By Henry Chajet
Under the guise of a new rule requiring electronic injury data reporting by employees, (29 CFR Parts 1904 and 1902), the Occupational Safety and Health Administration (OSHA) restricted post-incident drug and alcohol testing and bonus safety incentives programs that it considers retaliate, discourage or complicate employee injury reporting.
OSHA claims authority to penalize these alleged discriminatory acts that supposedly deter employee reporting, even if the employees do not complain. While acknowledging that the new rules expand, DOL opines that the antidiscrimination provisions of the OSHA Act, similar to the Mine Safety and Health Administration (MSHA) Act, already provide for this authority.
Sadly, the OSHA rule discourages programs critical to safety and health protection. Rather than restricting drug and alcohol testing, DOL (or Congress) should mandate testing for every accident investigated by the agencies. Where abuse and impairment is found, it should be addressed directly, instead of routinely hidden by agency investigations blaming equipment, procedures or conditions.
Similarly, agency opposition to safety awards and safety performance bonuses ignores the reality that they work to encourage teamwork and prevent accidents. The agencies should encourage these programs, not assume they are intended to deter reporting.
It remains to be seen how OSHA will apply its misguided rules and rhetoric, but the rules will likely be challenged in court and Congress. In the meantime, companies should review the new rules, examine their written policies and make adjustments to address the new DOL “discrimination” concepts. Here is a summary of some of the new OSHA mandates.
OSHA Q&A: What Does the Final Rule Do? “[It]...requires certain employers to electronically submit injury and illness data. It also requires employers to be informed of their right to report work-related injuries and illnesses free from retaliation; clarifies ... reporting (programs) ... must ... not deter or discourage ... reporting; and incorporates the ... prohibition on retaliating against employees for reporting ... injuries.”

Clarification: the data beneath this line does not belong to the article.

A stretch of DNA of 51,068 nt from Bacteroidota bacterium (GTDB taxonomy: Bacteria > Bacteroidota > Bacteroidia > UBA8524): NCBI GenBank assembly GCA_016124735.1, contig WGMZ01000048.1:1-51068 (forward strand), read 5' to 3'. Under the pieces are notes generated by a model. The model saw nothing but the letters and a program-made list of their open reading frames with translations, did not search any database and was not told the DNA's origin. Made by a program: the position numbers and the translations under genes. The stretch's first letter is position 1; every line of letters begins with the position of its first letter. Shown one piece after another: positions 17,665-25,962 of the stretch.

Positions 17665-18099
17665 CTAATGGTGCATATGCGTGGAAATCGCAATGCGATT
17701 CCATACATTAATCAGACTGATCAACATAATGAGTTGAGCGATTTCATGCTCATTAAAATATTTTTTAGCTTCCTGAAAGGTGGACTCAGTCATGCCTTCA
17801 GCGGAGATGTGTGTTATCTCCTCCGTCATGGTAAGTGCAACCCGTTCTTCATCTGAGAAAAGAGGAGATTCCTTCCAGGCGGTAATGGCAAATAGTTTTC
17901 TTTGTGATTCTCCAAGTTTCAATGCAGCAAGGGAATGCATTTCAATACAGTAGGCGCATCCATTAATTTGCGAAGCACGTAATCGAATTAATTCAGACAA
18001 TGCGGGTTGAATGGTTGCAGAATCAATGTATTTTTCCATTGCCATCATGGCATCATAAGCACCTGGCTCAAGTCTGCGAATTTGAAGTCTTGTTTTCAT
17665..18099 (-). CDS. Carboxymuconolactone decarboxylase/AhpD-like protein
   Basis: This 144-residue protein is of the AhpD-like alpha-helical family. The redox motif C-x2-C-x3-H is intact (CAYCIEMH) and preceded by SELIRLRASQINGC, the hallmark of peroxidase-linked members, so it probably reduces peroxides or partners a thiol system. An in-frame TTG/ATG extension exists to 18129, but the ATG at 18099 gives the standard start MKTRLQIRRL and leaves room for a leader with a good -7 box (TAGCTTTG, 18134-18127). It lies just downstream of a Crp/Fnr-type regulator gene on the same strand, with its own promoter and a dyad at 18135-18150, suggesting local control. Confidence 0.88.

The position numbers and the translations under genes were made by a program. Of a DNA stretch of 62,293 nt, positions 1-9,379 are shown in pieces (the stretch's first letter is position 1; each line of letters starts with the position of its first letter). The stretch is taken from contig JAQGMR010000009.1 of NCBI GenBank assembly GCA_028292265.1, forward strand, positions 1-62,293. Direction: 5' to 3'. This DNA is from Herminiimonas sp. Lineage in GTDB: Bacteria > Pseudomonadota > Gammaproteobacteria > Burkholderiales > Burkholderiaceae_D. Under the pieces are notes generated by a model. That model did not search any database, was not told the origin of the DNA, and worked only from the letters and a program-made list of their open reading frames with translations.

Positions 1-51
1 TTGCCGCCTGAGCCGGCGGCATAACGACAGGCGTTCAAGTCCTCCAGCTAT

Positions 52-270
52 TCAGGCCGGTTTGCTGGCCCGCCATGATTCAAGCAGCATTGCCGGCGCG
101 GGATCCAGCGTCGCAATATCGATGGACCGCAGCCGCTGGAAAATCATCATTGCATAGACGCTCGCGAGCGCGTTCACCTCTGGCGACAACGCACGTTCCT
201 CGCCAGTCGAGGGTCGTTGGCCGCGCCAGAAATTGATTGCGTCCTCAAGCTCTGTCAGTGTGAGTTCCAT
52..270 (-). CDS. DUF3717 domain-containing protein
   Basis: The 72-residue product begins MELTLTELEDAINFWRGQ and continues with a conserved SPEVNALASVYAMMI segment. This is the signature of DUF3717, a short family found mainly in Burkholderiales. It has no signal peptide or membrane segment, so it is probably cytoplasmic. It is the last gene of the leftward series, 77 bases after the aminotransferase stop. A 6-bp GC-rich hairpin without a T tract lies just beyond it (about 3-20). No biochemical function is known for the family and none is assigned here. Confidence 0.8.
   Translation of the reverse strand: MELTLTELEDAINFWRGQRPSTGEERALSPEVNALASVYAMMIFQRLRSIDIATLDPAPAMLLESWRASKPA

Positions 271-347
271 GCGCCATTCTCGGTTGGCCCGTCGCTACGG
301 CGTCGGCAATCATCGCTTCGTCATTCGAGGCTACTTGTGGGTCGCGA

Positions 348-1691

It takes effect January 1, 2017.
Why does OSHA address retaliation? Isn’t it already against the law? “Section 11(c) of the OSHA Act already prohibits any person from discharging or otherwise discriminating against an employee who reports a fatality, injury, or illness. However, OSHA may not act under that section unless an employee files a complaint with OSHA within 30 days of the retaliation. In contrast, under the final rule, OSHA will be able to cite an employer for retaliation even if the employee did not file a complaint ... OSHA’s preamble said the test would be “whether the action would deter a reasonable employee from reporting a work-related injury or illness.”
As an example, OSHA stated that “employer reporting requirements must account for injuries and illnesses that build up over time, have latency periods, or do not initially appear serious enough to be recordable” (Final Rule 81 FR 29670).
May an employer require post-incident drug testing for an employee who reports a workplace injury or illness? The rule does not prohibit drug testing of employees. It only prohibits employers from using testing, or the threat of, as a form of retaliation against employees who report injuries or illnesses. If an employer conducts testing to comply with the requirements of a state or federal law or regulation, the employer’s motive would not be retaliatory and this rule would not prohibit such testing.
OSHA Preamble Explanation: “To strike the appropriate balance here, drug testing policies should limit post-incident testing to situations where employee drug use is likely to have contributed to the incident, and for which the drug test can accurately identify impairment caused by drug use. For example, it would likely not be reasonable to drug test an employee who reports a bee sting, a repetitive strain injury, or an injury caused by a lack of machine guarding or a machine or tool malfunction. Such a policy is likely only to deter reporting without contributing to the employer’s understanding of why the injury occurred, or in any other way contributing to workplace safety” (Final Rule 81 FR 29673).
Does the rule allow an employer to have an employee incentive program? This rule does not prohibit incentive programs. However, employers must not create incentive programs that deter or discourage an employee from reporting an injury or illness.
“OSHA does not intend the final rule to categorically ban all incentive programs. However, programs must be structured in such a way as to encourage safety in the workplace without discouraging the reporting of injuries and illnesses.”
It is a violation of paragraph (b)(1)(iv) of the final rule. It is a violation for an employer to take adverse action against an employee to use an incentive program to take adverse action, including denying a benefit, because an employee reports a work-related injury or illness. In contrast, if an incentive program makes a reward contingent upon, for example, following legitimate safety rules rather than whether they reported any injuries or illnesses, the program would not violate this provision. OSHA encourages incentive programs that promote worker participation in safety-related activities, e.g., identifying hazards or participating in investigations (81.FR 29674 4841-7723-2946, v. 2).